Genome complexity in the coelacanth is reflected in its adaptive immune system.
Journal of Experimental Zoology Part B: Molecular and Developmental Evolution, January 2014
Saha NR, Ota T, Litman GW, Hansen J, Parra Z, Hsu E, Buonocore F, Canapa A, Cheng JF, Amemiya CT, Saha, Nil Ratan, Ota, Tatsuya, Litman, Gary W., Hansen, John, Parra, Zuly, Hsu, Ellen, Buonocore, Francesco, Canapa, Adriana, Cheng, Jan‐Fang, Amemiya, Chris T.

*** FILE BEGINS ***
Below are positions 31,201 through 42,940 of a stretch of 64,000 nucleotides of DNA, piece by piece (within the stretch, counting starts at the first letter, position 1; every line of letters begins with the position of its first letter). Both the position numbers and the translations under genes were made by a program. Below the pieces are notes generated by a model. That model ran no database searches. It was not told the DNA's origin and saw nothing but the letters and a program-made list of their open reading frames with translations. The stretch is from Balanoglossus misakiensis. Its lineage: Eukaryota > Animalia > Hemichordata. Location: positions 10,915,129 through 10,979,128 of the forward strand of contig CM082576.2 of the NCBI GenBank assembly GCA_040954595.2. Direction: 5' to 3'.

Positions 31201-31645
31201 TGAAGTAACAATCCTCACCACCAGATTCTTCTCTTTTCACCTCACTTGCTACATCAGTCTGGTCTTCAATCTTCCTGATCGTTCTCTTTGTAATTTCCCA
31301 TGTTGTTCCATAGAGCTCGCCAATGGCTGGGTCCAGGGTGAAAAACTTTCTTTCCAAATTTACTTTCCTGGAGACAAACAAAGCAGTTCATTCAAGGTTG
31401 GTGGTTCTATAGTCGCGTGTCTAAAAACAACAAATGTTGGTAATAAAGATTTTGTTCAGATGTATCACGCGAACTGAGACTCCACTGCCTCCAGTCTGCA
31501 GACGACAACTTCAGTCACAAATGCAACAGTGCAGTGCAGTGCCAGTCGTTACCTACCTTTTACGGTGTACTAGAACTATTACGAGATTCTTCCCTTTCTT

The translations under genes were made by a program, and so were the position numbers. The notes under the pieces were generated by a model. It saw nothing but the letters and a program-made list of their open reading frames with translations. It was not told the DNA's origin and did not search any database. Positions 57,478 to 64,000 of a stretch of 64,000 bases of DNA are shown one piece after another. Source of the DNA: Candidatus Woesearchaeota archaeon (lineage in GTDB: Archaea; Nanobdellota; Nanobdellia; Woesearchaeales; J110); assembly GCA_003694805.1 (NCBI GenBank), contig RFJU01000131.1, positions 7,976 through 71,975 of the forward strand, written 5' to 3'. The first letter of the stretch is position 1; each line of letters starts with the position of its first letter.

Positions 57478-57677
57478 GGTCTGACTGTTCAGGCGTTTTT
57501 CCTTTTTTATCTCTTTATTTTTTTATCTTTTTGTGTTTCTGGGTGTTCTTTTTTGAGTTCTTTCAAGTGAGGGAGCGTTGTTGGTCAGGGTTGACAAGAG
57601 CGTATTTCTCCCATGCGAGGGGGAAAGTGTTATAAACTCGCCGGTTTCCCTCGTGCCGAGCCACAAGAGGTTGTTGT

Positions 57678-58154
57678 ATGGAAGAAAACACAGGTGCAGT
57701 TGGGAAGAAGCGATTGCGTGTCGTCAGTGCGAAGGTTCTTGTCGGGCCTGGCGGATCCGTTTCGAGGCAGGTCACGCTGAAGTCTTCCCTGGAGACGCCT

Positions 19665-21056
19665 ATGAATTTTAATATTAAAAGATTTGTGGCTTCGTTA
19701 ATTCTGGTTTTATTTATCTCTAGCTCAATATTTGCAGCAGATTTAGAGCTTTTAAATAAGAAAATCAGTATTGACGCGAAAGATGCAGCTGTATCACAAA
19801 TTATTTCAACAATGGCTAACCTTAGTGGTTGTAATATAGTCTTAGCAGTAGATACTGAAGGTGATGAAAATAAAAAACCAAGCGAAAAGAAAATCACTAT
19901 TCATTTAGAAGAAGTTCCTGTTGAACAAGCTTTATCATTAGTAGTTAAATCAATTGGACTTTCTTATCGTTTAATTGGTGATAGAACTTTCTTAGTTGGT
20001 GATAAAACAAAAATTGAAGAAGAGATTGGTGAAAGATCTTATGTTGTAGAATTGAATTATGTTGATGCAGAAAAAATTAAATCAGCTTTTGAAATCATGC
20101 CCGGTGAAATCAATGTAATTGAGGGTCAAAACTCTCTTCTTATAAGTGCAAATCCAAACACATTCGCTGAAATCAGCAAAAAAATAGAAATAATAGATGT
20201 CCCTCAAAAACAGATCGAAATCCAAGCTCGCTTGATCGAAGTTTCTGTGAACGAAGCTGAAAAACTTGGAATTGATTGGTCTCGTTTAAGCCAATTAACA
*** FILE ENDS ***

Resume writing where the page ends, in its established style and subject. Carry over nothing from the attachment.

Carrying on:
We have analyzed the available genome and transcriptome resources from the coelacanth in order to characterize genes involved in adaptive immunity. Two highly distinctive IgW-encoding loci have been identified that exhibit a unique genomic organization, including a multiplicity of tandemly repeated constant region exons. The overall organization of the IgW loci precludes typical heavy chain class switching. A locus encoding IgM could not be identified either computationally or by using several different experimental strategies. Four distinct sets of genes encoding Ig light chains were identified. This includes a variant sigma-type Ig light chain previously identified only in cartilaginous fishes and which is now provisionally denoted sigma-2. Genes encoding α/β and γ/δ T-cell receptors, and CD3, CD4, and CD8 co-receptors also were characterized. Ig heavy chain variable region genes and TCR components are interspersed within the TCR α/δ locus; this organization previously was reported only in tetrapods and raises questions regarding evolution and functional cooption of genes encoding variable regions. The composition, organization and syntenic conservation of the major histocompatibility complex locus have been characterized. We also identified large numbers of genes encoding cytokines and their receptors, and other genes associated with adaptive immunity. In terms of sequence identity and organization, the adaptive immune genes of the coelacanth more closely resemble orthologous genes in tetrapods than those in teleost fishes, consistent with current phylogenomic interpretations. Overall, the work reported described herein highlights the complexity inherent in the coelacanth genome and provides a rich catalog of immune genes for future investigations. J. Exp. Zool. (Mol. Dev. Evol.) 9999B: 1-26, 2014. © 2014 Wiley Periodicals, Inc.
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